I then went went to my gynecologist, she decided to put me on a different BC. Didn’t work. I explained to her how bad my cramps were getting even in between my period. Cue ultrasounds for cysts! Nothing showed up. Through 4 doctors, painful examinations, and countless “it’s normal for a girl your age”s, I kept going, hopelessly.

At 18, I went to college that came with new doctors and questions. By this time I had been “diagnosed” with chronic UTI’s. Finally, I went home over a weekend during my junior year where I met a new doctor. She asked me if I had ever hear of Endo. It was the first time the word ever left my mouth and now it’s part of my everyday vocabulary. I will never forget that meeting. She spat out all the worst case scenarios that happen to women with this disorder.

The gynecologist I had seen since I was 14 decided to do my laparoscopy before I could even call my mom. I told them I needed to talk to my parents. I got a call the next day that my surgery was scheduled for 2 weeks later! I have midterms?! Of course the first thing that crossed my mind because I had no idea what was going on. Google was my friend at the time and oh how scared I got in a short amount of time. I told my dad who consulted friends to find me a second opinion.

The next doctor confirmed and proceeded with my surgery and did a Endometrial ablation. Surprise surprise! I was back almost every week following the two week mark of my surgery.

This is where I felt crazy. My doctor told me she had sorted it out. That it was done. The endo was gone. The pain is in my head because I had some sort of PTSD. I told her I was worried about kids. She told me I needed to see a therapist. I told her it feels no different. She told me my body wasn’t “used” to it yet. I was horrified. I left the doctors office wiping tears from my face.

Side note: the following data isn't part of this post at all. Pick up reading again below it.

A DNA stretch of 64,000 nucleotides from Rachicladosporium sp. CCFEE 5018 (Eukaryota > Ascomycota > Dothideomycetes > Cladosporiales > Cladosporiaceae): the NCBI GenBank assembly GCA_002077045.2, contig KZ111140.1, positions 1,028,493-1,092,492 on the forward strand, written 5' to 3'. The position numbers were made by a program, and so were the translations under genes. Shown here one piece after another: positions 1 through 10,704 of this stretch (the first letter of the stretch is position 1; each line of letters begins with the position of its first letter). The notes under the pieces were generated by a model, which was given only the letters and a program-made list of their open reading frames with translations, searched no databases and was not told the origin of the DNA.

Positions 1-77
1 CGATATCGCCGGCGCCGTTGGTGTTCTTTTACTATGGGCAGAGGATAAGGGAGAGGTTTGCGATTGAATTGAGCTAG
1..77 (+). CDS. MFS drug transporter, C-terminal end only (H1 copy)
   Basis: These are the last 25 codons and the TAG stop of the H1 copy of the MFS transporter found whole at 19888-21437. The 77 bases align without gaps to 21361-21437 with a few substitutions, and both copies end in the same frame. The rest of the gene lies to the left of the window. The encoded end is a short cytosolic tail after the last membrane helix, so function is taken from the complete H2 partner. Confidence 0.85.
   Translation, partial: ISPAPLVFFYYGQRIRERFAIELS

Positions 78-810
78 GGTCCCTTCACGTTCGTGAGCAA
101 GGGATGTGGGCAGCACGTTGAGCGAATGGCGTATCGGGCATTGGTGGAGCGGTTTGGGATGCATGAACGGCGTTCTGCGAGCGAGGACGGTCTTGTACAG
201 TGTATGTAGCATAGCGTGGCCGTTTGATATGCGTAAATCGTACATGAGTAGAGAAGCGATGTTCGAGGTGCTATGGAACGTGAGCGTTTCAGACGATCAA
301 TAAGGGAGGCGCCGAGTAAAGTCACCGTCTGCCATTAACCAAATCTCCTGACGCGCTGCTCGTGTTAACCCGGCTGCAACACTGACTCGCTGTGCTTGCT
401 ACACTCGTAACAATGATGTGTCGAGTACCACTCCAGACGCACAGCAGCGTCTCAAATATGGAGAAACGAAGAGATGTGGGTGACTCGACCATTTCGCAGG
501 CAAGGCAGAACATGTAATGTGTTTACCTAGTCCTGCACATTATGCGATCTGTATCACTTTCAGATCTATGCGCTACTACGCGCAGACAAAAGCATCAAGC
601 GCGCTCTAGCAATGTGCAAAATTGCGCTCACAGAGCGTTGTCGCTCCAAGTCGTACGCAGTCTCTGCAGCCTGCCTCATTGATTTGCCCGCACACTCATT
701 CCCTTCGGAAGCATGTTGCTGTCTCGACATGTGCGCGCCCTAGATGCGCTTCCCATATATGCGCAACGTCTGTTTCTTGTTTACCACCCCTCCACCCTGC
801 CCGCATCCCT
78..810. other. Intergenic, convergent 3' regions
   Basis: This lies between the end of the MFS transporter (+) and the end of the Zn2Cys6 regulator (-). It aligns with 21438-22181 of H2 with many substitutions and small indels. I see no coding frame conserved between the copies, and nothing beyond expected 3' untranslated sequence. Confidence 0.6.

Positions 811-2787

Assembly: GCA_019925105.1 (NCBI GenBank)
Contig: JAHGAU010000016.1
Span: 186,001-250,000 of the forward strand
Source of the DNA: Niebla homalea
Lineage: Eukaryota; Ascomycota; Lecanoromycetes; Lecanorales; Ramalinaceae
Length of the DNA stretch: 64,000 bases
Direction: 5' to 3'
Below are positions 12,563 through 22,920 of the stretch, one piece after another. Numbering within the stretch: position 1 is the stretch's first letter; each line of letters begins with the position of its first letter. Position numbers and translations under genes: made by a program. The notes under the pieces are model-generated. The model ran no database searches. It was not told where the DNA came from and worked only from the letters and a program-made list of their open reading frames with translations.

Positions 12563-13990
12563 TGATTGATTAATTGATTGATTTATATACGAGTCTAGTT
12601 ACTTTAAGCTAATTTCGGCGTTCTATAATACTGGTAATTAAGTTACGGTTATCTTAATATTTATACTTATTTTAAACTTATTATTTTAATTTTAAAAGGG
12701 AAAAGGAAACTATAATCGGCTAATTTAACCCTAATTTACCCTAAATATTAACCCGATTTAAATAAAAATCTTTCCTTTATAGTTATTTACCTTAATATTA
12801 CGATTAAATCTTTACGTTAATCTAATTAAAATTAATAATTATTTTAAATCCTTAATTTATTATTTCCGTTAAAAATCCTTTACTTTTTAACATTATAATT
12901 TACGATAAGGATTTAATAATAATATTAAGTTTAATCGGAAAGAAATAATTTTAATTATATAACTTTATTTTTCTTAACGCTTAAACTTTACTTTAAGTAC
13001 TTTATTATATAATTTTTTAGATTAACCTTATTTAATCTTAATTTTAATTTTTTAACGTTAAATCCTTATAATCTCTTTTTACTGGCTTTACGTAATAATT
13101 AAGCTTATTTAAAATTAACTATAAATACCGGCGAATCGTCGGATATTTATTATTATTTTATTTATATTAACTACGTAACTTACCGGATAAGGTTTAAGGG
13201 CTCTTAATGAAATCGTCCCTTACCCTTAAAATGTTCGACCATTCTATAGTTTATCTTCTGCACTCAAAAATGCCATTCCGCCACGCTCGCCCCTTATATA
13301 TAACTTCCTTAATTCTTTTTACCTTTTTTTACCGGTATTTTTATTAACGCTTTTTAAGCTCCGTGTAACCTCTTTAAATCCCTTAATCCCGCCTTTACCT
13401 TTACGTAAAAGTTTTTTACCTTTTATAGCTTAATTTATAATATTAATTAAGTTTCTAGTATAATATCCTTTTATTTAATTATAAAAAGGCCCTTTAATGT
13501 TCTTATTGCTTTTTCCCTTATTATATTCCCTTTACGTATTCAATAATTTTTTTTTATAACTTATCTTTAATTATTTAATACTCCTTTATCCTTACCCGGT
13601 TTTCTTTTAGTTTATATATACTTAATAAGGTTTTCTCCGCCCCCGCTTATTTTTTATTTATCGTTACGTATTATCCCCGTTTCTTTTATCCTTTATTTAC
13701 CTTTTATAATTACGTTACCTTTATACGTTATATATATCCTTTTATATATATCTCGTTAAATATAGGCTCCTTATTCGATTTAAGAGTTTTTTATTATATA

That’s when I found Bloomin’ Uterus and this wonderful support group along with Nancy’s Nook. I decided to schedule an appointment with Dr. Orbuch. She truly has been my angel in the dark and erased my resentment of myself. I cried tears of happiness in her office as she looked over my medical records. She explained to me that my Endo was very much still there and that the ablation had a “plastic melting” type of effect. That my pain was normal. That I need to go see a fertility specialist. That I need ultrasounds and physical therapy.

Most of all she gave me hope.

Two appointments later, I have been officially diagnosed with Endometriosis, Interstitial Cystitis, and Pelvic Floor Dysfunction. I know have excision surgery scheduled for December 11th and couldn’t be happier!!!

Words of Advice:  Trust yourself and your body. You know it better than anyone else. There will be many doctors, family, friends, and strangers that try to downplay everything you are feeling but you are a warrior.

The Last Word:: Most people will say I am too young to be vulnerable on social media talking about the female anatomy and to be in a support group but I think that is where my strength comes from. If anyone at all needs to talk to someone, I am always here!

If you would like to email Mollie, please feel free to.

I want to send a special Thank You out to Mollie for being brave enough to share her personal story, struggle, and victories with us today.  We are all wishing you the best with your upcoming surgery!  And please let us know if you need ANYTHING during your recovery ❤

download

And if YOU would like to share your story,please do so!  The best part about this disease is the strong network of love and support from our fellow EndoSisters, and our friends and family, too.

Yours, Lisa.

Share Your Story: Diane

Tattoo that reads "Start Somewhere"

Diane shares her Endometriosis journey with us today.  And she’d like to remind us all when life hits us too hard and we’re stuck or immobile…we have to start somewhere. One step at a time.

Diane’s Journey:  So, I’m officially diagnosed with chronic pelvic pain, recurrent peritoneal cysts, and precancerous cervical cells. I did have an exploratory lap in 2016, to remove suspected ovarian cysts. They turned out to be peritoneal, and I also had “extensive adhesive scar tissue”. Endometriosis was added to my records at that point, but I was seen at a teaching hospital. The residents that saw me and performed my surgery never sat down and discussed what they found.